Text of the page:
We travel along the shore of Lago Bianco, which is perfectly frozen. It’s a magnificent sight which briefly stops all the chatter on the train as people gaze motionless out the window. We stop briefly at the lakeside station of Ospizio Bernina. At 2,253 meters above sea level, this is the highest point on the Bernina Pass and the highest railway pass in Europe. We’ve also crossed the Alpine watershed, from here on we’re on the southside of the Alps, where the waters—including Lago Bianco—drain not into the Danube, but into the Po.
At Alp Grüm station, which hangs perilously close to the edge of a huge cliff, the train stops for 15 minutes to allow passengers to stretch their legs. I drop down out of the carriage, my boots stamping onto the snow below. The sky is still bright blue and only a few wispy clouds hang around, close enough to touch. It’s minus six degrees Celsius (21.2 F) according to my phone, but the cold is refreshing and pleasant. I even feel overdressed. I smile and begin to frolic. I don’t see snow like this very often and judging by the joyous reactions of the other passengers, neither do they. From the cliff-edge you can make out the verdant Poschiavo valley curling into view. Behind us, the Palü glacier trails blue. Above it rises the imposing mountain of Piz Palü, memorably referenced by Michael Fassbender’s character in Inglourious Basterds.
I get to talking with the train conductor, a young woman with strawberry blonde hair and large, round glasses that fog up every time she takes a breath under her mask.
“Is it only tourists who use this train, or do some locals take it too?” I ask.
“Mostly tourists, but some locals use it because it’s the fastest way between Chur and Poschiavo,” she replies. “In the winter, the road can be closed for days due to bad weather, but we run every day without fail. We also need to collect people from the hotel in the station.”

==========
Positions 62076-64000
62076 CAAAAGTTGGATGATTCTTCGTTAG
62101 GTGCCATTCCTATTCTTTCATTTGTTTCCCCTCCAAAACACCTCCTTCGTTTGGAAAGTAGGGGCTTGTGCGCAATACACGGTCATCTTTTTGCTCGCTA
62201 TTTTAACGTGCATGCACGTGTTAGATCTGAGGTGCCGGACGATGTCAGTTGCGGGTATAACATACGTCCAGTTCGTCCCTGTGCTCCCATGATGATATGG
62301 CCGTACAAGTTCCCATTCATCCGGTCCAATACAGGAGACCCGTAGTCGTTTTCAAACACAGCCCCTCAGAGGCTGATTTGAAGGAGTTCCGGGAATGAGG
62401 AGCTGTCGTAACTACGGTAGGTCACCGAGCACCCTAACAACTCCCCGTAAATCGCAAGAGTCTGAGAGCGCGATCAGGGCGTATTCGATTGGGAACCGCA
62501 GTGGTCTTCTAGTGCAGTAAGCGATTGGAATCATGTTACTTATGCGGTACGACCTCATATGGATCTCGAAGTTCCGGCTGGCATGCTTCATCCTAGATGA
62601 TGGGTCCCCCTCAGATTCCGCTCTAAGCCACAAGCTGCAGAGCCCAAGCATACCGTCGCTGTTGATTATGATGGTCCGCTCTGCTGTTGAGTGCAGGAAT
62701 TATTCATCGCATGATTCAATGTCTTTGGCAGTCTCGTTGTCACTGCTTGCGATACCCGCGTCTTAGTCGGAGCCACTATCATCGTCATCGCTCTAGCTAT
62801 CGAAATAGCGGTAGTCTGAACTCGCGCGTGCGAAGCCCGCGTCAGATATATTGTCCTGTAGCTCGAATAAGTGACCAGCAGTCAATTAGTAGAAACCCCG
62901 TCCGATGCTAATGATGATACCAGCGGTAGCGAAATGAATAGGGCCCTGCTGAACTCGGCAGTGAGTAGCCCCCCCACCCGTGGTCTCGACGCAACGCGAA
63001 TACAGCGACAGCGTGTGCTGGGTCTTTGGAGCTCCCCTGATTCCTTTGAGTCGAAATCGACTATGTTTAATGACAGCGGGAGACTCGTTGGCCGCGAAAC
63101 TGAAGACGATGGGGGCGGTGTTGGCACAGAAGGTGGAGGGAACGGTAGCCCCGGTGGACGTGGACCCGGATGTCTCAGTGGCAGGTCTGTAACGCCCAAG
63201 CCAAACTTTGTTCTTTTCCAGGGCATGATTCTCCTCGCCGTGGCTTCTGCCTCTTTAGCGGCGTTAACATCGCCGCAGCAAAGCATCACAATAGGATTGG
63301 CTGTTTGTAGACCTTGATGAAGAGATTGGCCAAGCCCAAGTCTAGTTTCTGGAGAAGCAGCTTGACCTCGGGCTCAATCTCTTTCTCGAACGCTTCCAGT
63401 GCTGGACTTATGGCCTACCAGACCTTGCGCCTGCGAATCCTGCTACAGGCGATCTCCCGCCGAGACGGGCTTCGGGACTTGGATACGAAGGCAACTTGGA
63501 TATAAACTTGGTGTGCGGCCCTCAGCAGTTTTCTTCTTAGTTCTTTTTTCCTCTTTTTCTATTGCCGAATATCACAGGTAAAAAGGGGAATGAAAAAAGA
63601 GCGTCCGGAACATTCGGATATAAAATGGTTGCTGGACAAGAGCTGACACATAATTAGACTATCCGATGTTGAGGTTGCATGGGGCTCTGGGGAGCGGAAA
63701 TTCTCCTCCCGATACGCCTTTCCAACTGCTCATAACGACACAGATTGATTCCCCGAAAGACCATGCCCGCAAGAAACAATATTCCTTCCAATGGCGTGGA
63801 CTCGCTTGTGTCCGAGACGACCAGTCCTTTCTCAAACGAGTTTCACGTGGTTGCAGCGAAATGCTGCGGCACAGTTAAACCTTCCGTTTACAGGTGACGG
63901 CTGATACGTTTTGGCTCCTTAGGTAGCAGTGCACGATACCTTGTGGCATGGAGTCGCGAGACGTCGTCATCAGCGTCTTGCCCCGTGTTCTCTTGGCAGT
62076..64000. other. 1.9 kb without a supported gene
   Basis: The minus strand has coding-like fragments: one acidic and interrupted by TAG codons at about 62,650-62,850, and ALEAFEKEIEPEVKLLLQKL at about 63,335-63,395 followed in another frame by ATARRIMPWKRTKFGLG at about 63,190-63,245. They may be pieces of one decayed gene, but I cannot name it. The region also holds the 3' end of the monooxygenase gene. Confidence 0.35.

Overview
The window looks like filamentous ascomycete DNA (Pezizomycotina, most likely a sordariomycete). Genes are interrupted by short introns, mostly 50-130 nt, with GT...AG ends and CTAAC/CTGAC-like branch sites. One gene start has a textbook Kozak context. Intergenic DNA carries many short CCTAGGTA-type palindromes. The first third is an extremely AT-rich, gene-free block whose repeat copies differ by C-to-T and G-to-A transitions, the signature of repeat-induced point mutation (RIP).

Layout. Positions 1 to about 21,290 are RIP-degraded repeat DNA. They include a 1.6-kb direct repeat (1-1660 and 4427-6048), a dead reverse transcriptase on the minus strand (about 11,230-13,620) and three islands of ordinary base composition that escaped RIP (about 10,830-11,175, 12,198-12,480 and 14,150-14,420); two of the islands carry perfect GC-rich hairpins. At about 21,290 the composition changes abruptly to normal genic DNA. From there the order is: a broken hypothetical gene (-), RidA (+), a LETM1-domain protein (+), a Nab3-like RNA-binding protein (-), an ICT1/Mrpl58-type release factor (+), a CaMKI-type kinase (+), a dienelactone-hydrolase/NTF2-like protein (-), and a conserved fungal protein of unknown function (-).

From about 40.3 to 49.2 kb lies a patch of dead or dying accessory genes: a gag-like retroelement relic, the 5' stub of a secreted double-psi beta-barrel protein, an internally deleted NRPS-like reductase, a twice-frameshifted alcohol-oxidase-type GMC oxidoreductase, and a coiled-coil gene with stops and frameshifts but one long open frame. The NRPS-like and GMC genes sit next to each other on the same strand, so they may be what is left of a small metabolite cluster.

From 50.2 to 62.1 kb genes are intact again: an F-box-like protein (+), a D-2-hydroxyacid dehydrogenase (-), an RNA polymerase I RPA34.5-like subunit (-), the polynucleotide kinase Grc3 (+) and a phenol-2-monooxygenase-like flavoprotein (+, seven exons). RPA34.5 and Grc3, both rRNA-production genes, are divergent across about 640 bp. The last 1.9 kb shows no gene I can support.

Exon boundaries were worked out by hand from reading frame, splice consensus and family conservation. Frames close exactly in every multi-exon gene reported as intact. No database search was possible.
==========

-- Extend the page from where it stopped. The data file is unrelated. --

I look back at Alp Grüm station. Sure enough, there is a hotel emanating from its modest foundations.
“There’s a hotel in the station? A hotel? On a remote mountain top that is only accessible by a train which comes twice a day?” I splutter, with some confusion.
She shrugs. “Some people enjoy the isolation.”
At this point she goes quiet, her eyes transfixed on Piz Palü in the distance. I look at the mountain, then at her, then at the mountain again, slightly unsettled by her sudden stillness. Only the laughs of the children playing in the snow break the eerie silence.
“You know, I work this route 10 days a month,” she says, “And the landscape shifts so much between seasons. Even in the winter, the wind blows the snow around creating different patterns and ripples. I feel like I never see the same view twice.”
She blows her whistle and we all scurry back onto the train.
Now we’re descending, first the mountain tops return, then the trees. The train zigzags down the mountain leading to spellbinding views of Poschiavo and its namesake lake. We’re crossing another language border, this time into Italian-speaking Switzerland. By the time we reach the valley, the snow has vanished from ground level, leaving a lush green meadow dotted with grazing cows. In the distance, the towering, snow-drenched Bergamo Alps provide our first glimpse of Italy.